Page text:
Transcript To Volume Index

Now let’s have a little side bar on what I’ve been talking about with a volume index, and I’ve been saying that you can think of it as just quantity. Well, often times that works well enough if you’re thinking about things like the number of plates that are coming out to a table at a restaurant, or the number of cars that are rolling off a lot, and that all makes sense as a kind of quantity measure, but what it hides is there’s a little bit of heterogeneity that’s hiding about there. Not every plate that goes out is going to have the same dish in it, unless it’s a special kind of restaurant. Not every car that’s produced is going to be identical to the one before, there’s always going to be some kinds of variations. That’s why thinking of it as an index is the exact, correct way of doing it. Indexes are ways of combining unlike things into a single measure. If you want some examples of indexes, there’s the Consumer Price Index, which is a way of combining prices on a whole bunch of different items, putting them together and telling you how much stuff costs. Gross Domestic Product is actually an index itself because what it does is it combines a whole lot of unlike produced goods and services, combines them together to say, here’s how much we actually made. So Index Theory is a way of combining unlike items. So in a sense, quantity isn’t quite right, but it’s still a quantity measure.

Now, besides having this problem of combining together unlike items, you frequently have a choice of what index to use and there are many possible measures of combining output into a single item. For example, you could have as your choices for measuring the output of something like an electrical plant, or the electricity you’re providing to an individual facility, you can go ahead and measure output in terms of something like KWh, (Kilowatt hours), and that’s great because it measures what your actually collecting over the course of a month. You could also measure it in terms of Kilowatts, (KW), which is the peak load that they have going around right there, and each one of these two actually helps you in forecasting certain kinds of costs. KWh would be great for forecasting fuel costs, KW would be great for the fixed costs that’s associated with your facilities. So you’ll actually have the option of having many different kinds of indexes available to you and you’ll have to pick and choose which one seems best, which has commonly developed new indexes in order to make it so that your cost functions are a little bit more accurate than before and you’re going to find out that choosing the right index brings you a long ways towards making it so that your cost estimates are better, and I’ll show you how that works.

Let’s go ahead and give you two cost indexes right here. So, we’ll call this volume index 0, (graph on left) and here’s volume index 1 over here, (graph on the right). Both of them will be measuring the exact same month or week that were going to have at a manufacturing plant, so these costs are all going to be the same, but each of these output costs is going to be different because the output levels are going to be measured a little bit differently. Volume index 0, when we’re measuring total costs, has a kind of a weak relationship, (draws loosely spaced individual tick marks), between the volume index, (x), and the total cost, (y), that you’re actually observing. So you can see kind of a spread that’s about the graph and you can say that on average the total cost is going to be like that, (have a positive and upward slope to the right, in between the many individual tick-marks), but you can say that at any particular output level, like this, (draws vertical dashed line in middle of the volume index 0 graph), you have a significant amount of uncertainty, (draws solid vertical line next to dashed line with bulge to the right, on the average slope drawn previously between the tick marks), about what you actually should be forecasting at the cost, at that particular volume index level. We can have another volume index over here, (starts drawing tick marks on volume index 1), but there’s a much tighter relationship between the volume index and total cost, (the tick marks are much more tightly grouped around its average slope). So we can choose again, (draws vertical dashed line in middle of volume index 1), an analogues level of the volume index, and well have much less uncertainty, (draws solid line with much smaller bulge near average slope), about what to specify as our guess about costs. And so we have two volume indexes, this one, (volume index 1), has less uncertainty when you’re trying to forecast what your total cost is, and this has more, (points to volume index 0). This is what I mean in that your choice of volume index is one of the most critical choices you’re going to make when trying to make your future cost estimates.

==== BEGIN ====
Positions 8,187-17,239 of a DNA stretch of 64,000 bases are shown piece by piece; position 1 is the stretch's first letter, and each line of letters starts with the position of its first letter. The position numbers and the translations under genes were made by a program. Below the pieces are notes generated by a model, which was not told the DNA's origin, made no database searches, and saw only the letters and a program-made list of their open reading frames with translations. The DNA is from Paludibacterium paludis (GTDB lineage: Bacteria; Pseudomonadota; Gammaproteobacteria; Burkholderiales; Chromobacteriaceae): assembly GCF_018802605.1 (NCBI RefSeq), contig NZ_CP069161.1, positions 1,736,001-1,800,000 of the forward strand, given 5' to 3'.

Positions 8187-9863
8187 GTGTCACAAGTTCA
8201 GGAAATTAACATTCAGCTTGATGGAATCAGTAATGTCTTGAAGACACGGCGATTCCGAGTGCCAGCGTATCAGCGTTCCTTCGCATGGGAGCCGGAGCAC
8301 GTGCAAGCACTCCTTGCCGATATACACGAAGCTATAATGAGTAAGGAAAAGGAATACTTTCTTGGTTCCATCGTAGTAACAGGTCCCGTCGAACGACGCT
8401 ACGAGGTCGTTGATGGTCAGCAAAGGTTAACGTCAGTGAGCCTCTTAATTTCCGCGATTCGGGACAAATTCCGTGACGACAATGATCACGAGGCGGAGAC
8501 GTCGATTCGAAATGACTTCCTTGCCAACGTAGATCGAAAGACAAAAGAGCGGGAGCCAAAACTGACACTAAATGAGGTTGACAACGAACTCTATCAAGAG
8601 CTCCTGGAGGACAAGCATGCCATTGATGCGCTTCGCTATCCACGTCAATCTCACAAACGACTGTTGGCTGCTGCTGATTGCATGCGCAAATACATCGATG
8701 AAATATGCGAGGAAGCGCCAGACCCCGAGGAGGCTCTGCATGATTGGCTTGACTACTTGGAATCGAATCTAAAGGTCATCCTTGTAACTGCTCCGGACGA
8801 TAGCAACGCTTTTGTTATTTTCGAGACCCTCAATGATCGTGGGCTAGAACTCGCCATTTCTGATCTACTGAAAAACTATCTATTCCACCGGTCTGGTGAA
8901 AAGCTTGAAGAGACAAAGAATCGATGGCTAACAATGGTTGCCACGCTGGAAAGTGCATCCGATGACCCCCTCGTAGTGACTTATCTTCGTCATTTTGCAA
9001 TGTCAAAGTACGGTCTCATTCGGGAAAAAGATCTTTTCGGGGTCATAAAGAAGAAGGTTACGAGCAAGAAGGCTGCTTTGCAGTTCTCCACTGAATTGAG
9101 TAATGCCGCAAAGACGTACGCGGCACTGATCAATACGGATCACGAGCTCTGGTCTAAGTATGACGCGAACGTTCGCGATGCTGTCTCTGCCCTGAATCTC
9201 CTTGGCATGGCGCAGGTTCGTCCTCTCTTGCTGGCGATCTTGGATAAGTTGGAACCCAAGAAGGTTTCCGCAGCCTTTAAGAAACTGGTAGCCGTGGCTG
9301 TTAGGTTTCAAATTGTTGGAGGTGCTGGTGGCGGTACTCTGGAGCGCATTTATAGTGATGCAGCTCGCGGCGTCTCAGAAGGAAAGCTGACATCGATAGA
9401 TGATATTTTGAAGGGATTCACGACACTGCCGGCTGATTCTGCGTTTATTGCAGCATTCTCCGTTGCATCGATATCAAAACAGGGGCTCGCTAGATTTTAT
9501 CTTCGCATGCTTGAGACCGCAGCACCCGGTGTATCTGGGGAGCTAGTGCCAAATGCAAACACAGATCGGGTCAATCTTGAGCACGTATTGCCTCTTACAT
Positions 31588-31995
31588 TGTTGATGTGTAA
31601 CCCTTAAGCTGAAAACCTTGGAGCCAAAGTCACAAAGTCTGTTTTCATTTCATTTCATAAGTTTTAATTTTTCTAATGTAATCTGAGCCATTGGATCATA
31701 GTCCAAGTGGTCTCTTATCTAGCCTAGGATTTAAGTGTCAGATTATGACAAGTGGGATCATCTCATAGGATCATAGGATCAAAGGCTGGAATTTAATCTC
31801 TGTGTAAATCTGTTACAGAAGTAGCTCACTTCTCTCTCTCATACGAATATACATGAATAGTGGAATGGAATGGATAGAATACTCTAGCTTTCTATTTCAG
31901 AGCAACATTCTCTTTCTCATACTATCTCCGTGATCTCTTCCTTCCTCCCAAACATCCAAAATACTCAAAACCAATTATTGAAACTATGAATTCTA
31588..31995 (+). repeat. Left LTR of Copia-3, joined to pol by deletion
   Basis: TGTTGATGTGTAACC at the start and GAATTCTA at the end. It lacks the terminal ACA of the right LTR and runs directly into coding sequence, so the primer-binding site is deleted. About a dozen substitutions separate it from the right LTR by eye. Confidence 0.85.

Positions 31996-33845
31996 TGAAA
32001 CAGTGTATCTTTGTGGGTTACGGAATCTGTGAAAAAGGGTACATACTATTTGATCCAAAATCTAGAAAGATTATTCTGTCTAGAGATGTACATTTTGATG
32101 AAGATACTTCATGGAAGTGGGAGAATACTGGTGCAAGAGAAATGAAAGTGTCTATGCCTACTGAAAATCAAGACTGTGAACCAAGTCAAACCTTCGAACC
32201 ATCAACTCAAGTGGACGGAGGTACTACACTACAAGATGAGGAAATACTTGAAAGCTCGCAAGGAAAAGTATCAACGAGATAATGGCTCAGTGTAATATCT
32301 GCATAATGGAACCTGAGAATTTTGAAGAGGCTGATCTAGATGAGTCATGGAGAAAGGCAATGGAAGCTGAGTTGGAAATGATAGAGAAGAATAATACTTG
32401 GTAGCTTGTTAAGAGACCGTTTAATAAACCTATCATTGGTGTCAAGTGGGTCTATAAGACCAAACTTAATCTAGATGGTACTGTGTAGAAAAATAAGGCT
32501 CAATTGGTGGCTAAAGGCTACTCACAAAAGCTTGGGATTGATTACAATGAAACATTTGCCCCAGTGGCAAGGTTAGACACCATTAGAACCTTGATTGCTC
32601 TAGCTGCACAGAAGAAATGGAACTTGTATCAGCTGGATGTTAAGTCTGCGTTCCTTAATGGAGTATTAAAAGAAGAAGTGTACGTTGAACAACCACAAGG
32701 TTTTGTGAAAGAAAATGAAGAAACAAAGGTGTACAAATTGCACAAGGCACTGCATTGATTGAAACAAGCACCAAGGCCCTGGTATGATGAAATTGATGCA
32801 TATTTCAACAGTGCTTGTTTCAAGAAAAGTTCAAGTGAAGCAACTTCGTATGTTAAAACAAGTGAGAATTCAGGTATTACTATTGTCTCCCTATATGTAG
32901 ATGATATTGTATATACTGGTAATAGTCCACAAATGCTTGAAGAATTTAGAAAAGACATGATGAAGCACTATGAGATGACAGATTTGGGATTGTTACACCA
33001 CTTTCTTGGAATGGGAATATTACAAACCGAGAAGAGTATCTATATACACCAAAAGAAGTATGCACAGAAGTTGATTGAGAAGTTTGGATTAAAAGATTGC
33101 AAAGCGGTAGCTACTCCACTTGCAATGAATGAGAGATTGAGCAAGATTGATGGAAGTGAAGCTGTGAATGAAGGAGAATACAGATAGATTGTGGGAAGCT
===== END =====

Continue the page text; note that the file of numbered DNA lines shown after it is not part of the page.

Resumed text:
Now, I’m not stating this as merely an abstract problem, these kinds of choices evolve all the time. To give you an example, I used to do a little bit of work in trying to cost or price insurance. I don’t mean that I used to be an insurance agent, I meant that I used to do a little bit of transportation research. And so, insurance companies may look and see if they’re going to go into a specific zip code, and they go ahead and try and figure out what it’s going to cost to try and service the clients in this particular zip code. Now, they have a choice of volume indexes that are there. The first volume index that comes to mind is the number of people insured because, as the number of people insured goes up, the cost to insure those people goes up and also it works out to be that the revenue from insuring those people goes up. And so that would go ahead and give you kind of a noise measure, because the number of people that your insuring alone doesn’t go ahead and give you all the best information possible about what it’s going to cost to insure them - people get into accidents and, people get into accidents because they drive. And so, although the industry did go ahead and start off with the number of people (jumbled garble @ 5.52), moved over to another measure, something that was a little more precise, and the first measure they moved into was something they called, vehicle miles traveled. You can still see this used in a lot of transportation sources, because the more you drive the more likely you’ll get into an accident because each mile provides you with an additional amount of risk. Now it’s true, city miles are going to be a little bit different than country miles, as far as the risk goes, but if you’re dealing with one geographic area, or various areas of similar type, you know that as people in the district drive more miles there going to have a greater cost associated with them. So there’s an improvement that was made there on this other volume index another one. Now further improvements can be made on vehicle miles traveled by switching to yet another volume index, something along the lines of say “garbled” (6.37). Now that means that you have greater costs associated with having a lot of people in the car because the cost of an accident isn’t in the cost of the vehicle that you originally measured, but the people that are inside the vehicle, because medical expenses will usually outweigh anything that has to do with damage to the vehicle, so people are more expensive than the cars that are there. So again, whenever your working on your cost estimates keep in mind what you’re using for your volume indexes right there, keep an eye out for a measure which is better than the one you’re using. A lot of old measures have hung around for a long time and they outlive their proper use, and a simple refinement of a new measure, that is actually testable because you can see how well correlated these things are, can make it so that your cost estimates are a lot more precise and you’re a lot less likely to be wrong. It’s just one of those hints I can give you as your entering your job; you are going to make some cost estimates, and its best to start thinking about these very systemic ways of improving the cost estimates that your making.